Photo courtesy of the Maceykos Fredericktown coach Tim Maceyko’s daughter, Allie Maceyko, right, will be honored Saturday during a game between Fredericktown and Cardington after being diagnosed with Stage 2 Hodgkin’s Disease.

Photo courtesy of the Maceykos

Fredericktown coach Tim Maceyko’s daughter, Allie Maceyko, right, will be honored Saturday during a game between Fredericktown and Cardington after being diagnosed with Stage 2 Hodgkin’s Disease.

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FREDERICKTOWN — When the Fredericktown Freddies host the Cardington Pirates in their scheduled Knox-Morrow Athletic Conference girls basketball matchup Saturday, it could be one of the more memorable games for both programs in a very long time.

It is doubtful that anyone will remember the final score or who the leading scorers were. This game, however, will speak volumes for the basketball programs and communities of both Fredericktown and Cardington.

With the Pirates at the top of the KMAC standings and the Freddies at the bottom, the focus isn’t going to be basketball. It will serve as a tribute and a fundraiser for the family of Fredericktown coach Tim Maceyko and his daughter, former Cardington Pirates’ basketball player Allie Maceyko, who was diagnosed with Stage 2 Hodgkin’s Disease last month.

It has been a long road for the Maceykos, who live in Cardington, where Tim Maceyko coached before taking charge of the Fredericktown girls program this season. This diagnosis is only the latest setback for the Maceykos. Tragedy struck in 2013, when the Maceykos lost Allie’s younger brother, 5-year-old Seth, in a bunk bed accident.

“The community in Cardington rallied around us,” Coach Maceyko said. “It was just an amazing thing, how they showed love and support. They embraced us and picked us up.”

Strangely enough, it is Seth who is helping to guide his sister and the rest of the family through these troubled times.

“So, Allie went through (losing Seth) when she was only in the seventh grade,” Coach Maceyko said. “Now, to turn around and get hit again with something like this for Allie herself. She’s only 19 years old, fresh out of high school. To have this happen twice in one family is very unusual. Of course, the prognosis it’s much better with Allie. It’s just such a hard thing to battle and go through.”

Fortunately for everyone, advances in treatment have given new hope, where there was little a generation ago.

“(Medical science) has come a long way with it, as far as treatment goes,” Coach Maceyko said. “She’s doing well with that so far. Her first chemo treatment is (today) before the game (on Saturday), so we will see how she feels.”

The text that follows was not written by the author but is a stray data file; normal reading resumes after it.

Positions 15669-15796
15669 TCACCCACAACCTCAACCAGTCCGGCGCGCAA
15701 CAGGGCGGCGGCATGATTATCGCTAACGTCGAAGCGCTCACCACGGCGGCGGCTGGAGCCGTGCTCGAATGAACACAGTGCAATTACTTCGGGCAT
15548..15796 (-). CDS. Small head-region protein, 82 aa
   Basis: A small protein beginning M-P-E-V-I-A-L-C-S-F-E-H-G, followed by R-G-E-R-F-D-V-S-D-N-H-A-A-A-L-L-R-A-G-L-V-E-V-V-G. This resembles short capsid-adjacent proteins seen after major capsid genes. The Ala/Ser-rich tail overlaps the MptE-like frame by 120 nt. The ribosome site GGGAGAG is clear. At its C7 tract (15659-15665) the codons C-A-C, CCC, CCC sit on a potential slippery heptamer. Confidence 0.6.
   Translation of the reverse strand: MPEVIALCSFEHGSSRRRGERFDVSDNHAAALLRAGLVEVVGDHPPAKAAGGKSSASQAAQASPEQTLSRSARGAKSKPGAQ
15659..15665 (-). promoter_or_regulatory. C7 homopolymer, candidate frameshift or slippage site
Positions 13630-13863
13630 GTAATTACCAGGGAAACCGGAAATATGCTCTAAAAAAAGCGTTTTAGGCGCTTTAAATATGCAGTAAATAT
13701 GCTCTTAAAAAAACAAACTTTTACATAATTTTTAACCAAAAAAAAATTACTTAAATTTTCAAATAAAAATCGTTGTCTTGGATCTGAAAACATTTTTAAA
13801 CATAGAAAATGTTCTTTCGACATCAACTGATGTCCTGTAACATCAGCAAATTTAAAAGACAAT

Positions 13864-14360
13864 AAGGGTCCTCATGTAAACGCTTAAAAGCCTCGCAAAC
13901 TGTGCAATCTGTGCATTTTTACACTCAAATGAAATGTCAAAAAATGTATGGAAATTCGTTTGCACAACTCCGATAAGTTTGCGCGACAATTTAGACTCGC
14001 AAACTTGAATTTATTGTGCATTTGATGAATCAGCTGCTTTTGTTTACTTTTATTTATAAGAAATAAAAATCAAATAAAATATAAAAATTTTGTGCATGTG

For Allie, the realization that things were not right came gradually. Exercising caution paid off.

“Early in December, she noticed that one of her lymph nodes around her neck was a little swollen,” Coach Maceyko said. “She asked me about it, and I thought it was just a little infection and typical. We went to the doctor to get a check, just to be safe. He was concerned and that led to getting it scanned. Then, the day after Christmas, she got a biopsy. It was just a few days later that they called us to say that she actually had Hodgkin’s.”

Starting that day, life has been different for the family.

“If you go back to losing Seth, that really caused Allie to grow up very quickly,” Coach Maceyko said. “In fact all of the doctors and nurses kept repeating the same phrase, ‘Wow you’re really mature for your age.’ What I’m saying is that, once she had the traumatic experience with Seth, she had to look at the whole world differently than most kids do. I think she’s handled all of this very well. She’s been very positive. She’s even joked about it a little bit. I’m sure she has a little moments in private, but out and about and even with us, she’s been very strong. I attribute this to what she’s gone through already. it’s just another bump in the road, but at the same time, she is scared, like anyone would be. She’s had the support of the community, and this event is going to lift her up and give her the feeling of, ‘Hey I can do this.’”

Allie is going to college at OSU Marion, where she’s majoring in education and wants to specialize in early childhood education. She wanted to be a veterinarian growing up, but she changed her mind after losing Seth, and now she wants to work with children that age, because he was so special to her.

“Personally, I believe that everything happens for a reason,” Allie said. “Whether it is losing my brother or getting diagnosed with cancer. It will always make me a better person. My brother motivated me harder in early education, and now this diagnosis will motivate me harder to keep going.”